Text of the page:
The Riptides, with Tom Aamot and Dave Van Cleve on guitar, Steve Bentley on bass and Ramon Torres on drums, will play Metcalfe Park at 5 p.m. Sunday in the Sounds of Kingman Concert in the Park series. (File photo)
Originally published Thursday, July 12, 2018 at 06:00a.m.
Ramon Torres has been banging the drums for more than 50 years, playing with touring bands in Southern California before moving to Kingman in 1991 where he’s shared his talent with a number of local bands, most recently The Riptides.
He’ll take the stage at Metcalfe Park at 5 p.m. Sunday with guitarists Tom Aamot and Dave Van Cleve and bass guitarist Steve Bentley in the fourth Concert in the Park presented by Sounds of Kingman.
The concert is free, sponsored by JM Eagle, so bring your lawn chairs, blankets, picnic baskets and coolers for a relaxing couple hours in the park.
Known for their classic rock tunes, The Riptides play fun music for dancing like “Hang On Sloopy,” “Mustang Sally” and “Mony Mony.”
The band members have decades of musical experience between them, though Torres and Bentley formed the group in 2015 following the breakup of their former band, The Remnants.
“We all bring our specialties to the table,” Torres said Tuesday during a telephone interview. “I do rhythm and blues, Steve is country. He plays Waylon and Willie and David Allen Coe.
“We like to play songs by bands that don’t get enough respect day to day. Credence Clearwater Revival is one of the best bands this country has ever produced. We want people not to forget those bands and they don’t.”
The Riptides will pay tribute to musical legends such as Johnny Cash, Bob Dylan and Elvis Presley.
“A lot of guys my age, we’re reverential about these guys. They paved the way for other bands,” Torres added.
It’s the songs of the 1960s that prompt people to get up and dance.
“We like those songs and the audience for those tunes ain’t dead yet,” he said.
There’s a ton of musical talent in Kingman and Mohave County, Torres said. You just have to reach out and find it.
He also drums for Lonesome Dick, a Lake Havasu City-based rockabilly and surf band that played the Sounds of Kingman concert at Metcalfe Park in June.
Bentley, a commercial insurance agent with NFP in Lake Havasu City, said he relishes playing outdoors at Metcalfe Park, which has a nice stage and cool environment.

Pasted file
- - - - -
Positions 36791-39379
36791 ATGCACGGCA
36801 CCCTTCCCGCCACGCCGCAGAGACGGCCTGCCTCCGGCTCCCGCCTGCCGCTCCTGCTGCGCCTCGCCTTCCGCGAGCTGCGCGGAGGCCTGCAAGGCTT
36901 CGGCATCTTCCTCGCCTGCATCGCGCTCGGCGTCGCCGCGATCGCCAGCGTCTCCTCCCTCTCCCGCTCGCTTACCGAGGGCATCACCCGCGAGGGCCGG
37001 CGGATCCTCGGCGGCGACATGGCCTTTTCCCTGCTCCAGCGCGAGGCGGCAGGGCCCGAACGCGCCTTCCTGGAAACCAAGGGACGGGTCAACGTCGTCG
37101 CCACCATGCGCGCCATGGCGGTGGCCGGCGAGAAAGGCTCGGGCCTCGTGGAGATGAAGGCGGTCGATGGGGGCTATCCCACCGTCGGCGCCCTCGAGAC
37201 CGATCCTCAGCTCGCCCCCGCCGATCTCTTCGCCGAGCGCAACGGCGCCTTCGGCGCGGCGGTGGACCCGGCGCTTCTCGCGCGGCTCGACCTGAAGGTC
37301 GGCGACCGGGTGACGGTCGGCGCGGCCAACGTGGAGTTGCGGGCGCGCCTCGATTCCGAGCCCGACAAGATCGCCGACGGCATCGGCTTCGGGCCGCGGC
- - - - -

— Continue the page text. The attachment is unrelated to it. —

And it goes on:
“And people seem to enjoy it,” he said. “I love to play music. I’ve been doing it since third grade and did my first professional gig at 16. I have to be in a band with good friends. I have to go to work and make money, but I go out a few weekends a month to cut loose.”
The Riptides have played several venues around Mohave County, including the R-Bar, Hangar 24 and Office Lounge in Lake Havasu City. They came to Metcalfe Park in September for the Great Music Offerings presented by Ramon Torres Productions.
“They have a wonderful stage presence and demonstrate an informal, relaxed interaction with the audience,” said Martha Pumers, publicist for the nonprofit Sounds of Kingman. “Their sound is superb, too. They’re having a good time up there and it shows.”
Torres, who worked 20 years as an X-ray technician at Kingman Regional Medical Center and five years at the prison before suffering a stroke in 2016, feels “very blessed and lucky” to have played drums for so many bands over so many years.
“But also, I’m good at what I do and I have a big palate,” he added. “I can play everything, old country, jazz.”
Dave Van Cleve, originally from Seattle, also has a good palate and is the best guitarist around, Torres attested.
“He plays rhythm and blues. He’s quite a dazzling guy. You wouldn’t know it to look at him. I’ve played with everybody in the county and Dave can just play,” Torres said. “He does the best version of ‘Polk Salad Annie.’”
Bentley was a member of the Phantom Herd, one of more prominent country-rock bands in Los Angeles. They were packing the beach clubs with boot-scootin’ tunes long before country music turned urban.
He said the music scene in Kingman is pretty good, but obviously not comparable to L.A. with its 10 million population.
“There are hundreds of musicians here and there are lots of venues, smaller venues, so we can find enough work to keep us happy,” he said.